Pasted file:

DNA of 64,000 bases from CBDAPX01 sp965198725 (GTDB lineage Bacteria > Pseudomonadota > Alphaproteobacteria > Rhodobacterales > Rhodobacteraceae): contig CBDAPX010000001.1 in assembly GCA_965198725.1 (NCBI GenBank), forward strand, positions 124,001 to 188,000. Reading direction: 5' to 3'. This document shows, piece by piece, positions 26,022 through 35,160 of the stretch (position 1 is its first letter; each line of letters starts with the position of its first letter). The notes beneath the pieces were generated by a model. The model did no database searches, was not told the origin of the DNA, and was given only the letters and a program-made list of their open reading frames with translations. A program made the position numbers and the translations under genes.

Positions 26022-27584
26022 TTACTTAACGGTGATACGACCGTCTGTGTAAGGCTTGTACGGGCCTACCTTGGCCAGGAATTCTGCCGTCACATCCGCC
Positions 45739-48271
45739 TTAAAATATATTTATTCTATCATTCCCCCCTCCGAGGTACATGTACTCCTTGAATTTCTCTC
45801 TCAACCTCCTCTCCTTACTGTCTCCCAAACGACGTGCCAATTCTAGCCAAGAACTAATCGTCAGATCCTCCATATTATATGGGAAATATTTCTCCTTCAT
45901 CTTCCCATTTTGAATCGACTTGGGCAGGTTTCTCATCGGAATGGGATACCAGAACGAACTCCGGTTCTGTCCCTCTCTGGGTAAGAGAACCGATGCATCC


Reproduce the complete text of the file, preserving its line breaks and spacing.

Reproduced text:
DNA of 64,000 bases from CBDAPX01 sp965198725 (GTDB lineage Bacteria > Pseudomonadota > Alphaproteobacteria > Rhodobacterales > Rhodobacteraceae): contig CBDAPX010000001.1 in assembly GCA_965198725.1 (NCBI GenBank), forward strand, positions 124,001 to 188,000. Reading direction: 5' to 3'. This document shows, piece by piece, positions 26,022 through 35,160 of the stretch (position 1 is its first letter; each line of letters starts with the position of its first letter). The notes beneath the pieces were generated by a model. The model did no database searches, was not told the origin of the DNA, and was given only the letters and a program-made list of their open reading frames with translations. A program made the position numbers and the translations under genes.

Positions 26022-27584
26022 TTACTTAACGGTGATACGACCGTCTGTGTAAGGCTTGTACGGGCCTACCTTGGCCAGGAATTCTGCCGTCACATCCGCC
Positions 45739-48271
45739 TTAAAATATATTTATTCTATCATTCCCCCCTCCGAGGTACATGTACTCCTTGAATTTCTCTC
45801 TCAACCTCCTCTCCTTACTGTCTCCCAAACGACGTGCCAATTCTAGCCAAGAACTAATCGTCAGATCCTCCATATTATATGGGAAATATTTCTCCTTCAT
45901 CTTCCCATTTTGAATCGACTTGGGCAGGTTTCTCATCGGAATGGGATACCAGAACGAACTCCGGTTCTGTCCCTCTCTGGGTAAGAGAACCGATGCATCC